Going nuclear to fill skills gap

C&I Issue 24, 2007

  C&I’s leader in issue 23 highlighted a shortfall in adequately qualified and experienced specialists in a number of areas including the nuclear industry. Now, two universities have been selected by the UK’s National Skills Academy to jointly develop and deliver foundation degrees that are needed in the nuclear sector and help resolve the skills shortfall.

The universities of Central Lancashire and Portsmouth will work together with the Skills Academy, led by employers in the nuclear industry, and other interested parties to offer vocational foundation degrees to school leavers, new entrants and those who are retraining. The courses will address the requirements of the nuclear sector and reflect the ‘Pyramid’ model used by the industry to identify its recruitment needs, from apprenticeships through to research.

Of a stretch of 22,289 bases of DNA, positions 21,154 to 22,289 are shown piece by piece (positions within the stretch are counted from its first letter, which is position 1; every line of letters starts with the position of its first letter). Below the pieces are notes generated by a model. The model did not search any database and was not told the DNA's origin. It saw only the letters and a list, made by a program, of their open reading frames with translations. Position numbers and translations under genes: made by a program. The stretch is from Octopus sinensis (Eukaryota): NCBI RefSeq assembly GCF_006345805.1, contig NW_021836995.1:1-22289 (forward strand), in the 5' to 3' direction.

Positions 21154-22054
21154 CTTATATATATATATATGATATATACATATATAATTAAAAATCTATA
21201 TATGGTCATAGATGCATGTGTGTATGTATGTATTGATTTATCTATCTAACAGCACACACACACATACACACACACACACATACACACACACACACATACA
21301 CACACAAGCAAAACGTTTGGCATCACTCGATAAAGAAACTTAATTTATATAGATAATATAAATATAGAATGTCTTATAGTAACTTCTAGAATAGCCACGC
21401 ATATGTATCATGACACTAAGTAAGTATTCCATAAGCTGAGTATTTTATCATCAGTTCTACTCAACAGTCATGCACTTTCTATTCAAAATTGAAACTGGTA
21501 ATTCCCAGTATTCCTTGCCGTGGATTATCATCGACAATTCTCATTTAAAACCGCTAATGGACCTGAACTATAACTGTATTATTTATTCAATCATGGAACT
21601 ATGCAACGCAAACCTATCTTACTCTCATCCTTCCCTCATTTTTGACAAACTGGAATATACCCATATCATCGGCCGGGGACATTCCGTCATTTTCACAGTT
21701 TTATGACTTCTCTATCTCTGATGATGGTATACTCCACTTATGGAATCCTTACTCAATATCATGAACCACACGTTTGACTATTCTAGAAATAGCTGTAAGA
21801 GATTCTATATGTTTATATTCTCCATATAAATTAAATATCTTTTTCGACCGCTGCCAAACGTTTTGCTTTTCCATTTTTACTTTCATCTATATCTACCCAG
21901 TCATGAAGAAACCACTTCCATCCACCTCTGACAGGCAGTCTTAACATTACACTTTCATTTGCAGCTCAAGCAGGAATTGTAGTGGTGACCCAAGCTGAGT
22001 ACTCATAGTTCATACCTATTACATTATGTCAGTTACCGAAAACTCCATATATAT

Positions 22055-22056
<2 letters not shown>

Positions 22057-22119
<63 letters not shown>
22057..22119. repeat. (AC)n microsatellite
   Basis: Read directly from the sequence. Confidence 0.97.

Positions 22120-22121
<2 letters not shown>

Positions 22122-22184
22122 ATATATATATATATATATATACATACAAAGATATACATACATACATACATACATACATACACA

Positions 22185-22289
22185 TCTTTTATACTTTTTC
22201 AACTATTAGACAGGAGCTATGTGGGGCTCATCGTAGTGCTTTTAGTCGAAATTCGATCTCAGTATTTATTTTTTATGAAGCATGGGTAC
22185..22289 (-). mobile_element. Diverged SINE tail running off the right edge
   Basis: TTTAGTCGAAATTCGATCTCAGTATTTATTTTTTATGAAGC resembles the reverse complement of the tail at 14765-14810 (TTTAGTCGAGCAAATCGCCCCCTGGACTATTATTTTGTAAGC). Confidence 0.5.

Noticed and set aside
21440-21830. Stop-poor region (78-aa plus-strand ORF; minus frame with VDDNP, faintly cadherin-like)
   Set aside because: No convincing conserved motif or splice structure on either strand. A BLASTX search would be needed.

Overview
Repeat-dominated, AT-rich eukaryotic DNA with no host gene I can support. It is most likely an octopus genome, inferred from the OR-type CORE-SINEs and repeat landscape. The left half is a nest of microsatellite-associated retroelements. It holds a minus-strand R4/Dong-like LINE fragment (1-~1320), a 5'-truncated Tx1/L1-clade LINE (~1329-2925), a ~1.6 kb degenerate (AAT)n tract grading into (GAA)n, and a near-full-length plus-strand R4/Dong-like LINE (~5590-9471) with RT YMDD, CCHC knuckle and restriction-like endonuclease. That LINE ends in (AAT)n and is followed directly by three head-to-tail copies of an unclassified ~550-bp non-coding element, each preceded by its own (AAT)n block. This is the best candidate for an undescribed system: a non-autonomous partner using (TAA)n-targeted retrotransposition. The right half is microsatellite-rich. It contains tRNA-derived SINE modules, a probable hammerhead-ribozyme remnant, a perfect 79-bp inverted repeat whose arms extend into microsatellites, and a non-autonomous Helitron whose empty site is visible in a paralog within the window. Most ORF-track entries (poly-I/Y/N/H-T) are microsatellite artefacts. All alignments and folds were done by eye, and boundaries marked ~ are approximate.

The courses are designed to offer higher education to entrants with a wide variety of starting points, accommodating differing levels of academic achievement, skills and experience including apprenticeships, access programmes and NVQs. They will provide students with the opportunity to progress to final year bachelor degrees with honours, professional qualifications and higher NVQs.

In 2006, the University of Central Lancashire, which is geographically close to the Sellafield nuclear site in Cumbria, UK,  launched the UK’s first foundation degree in nuclear decommissioning. Calder Hall Magnox power station, the world’s first commercial nuclear power station, is on the Sellafield site and is presently being decommissioned.

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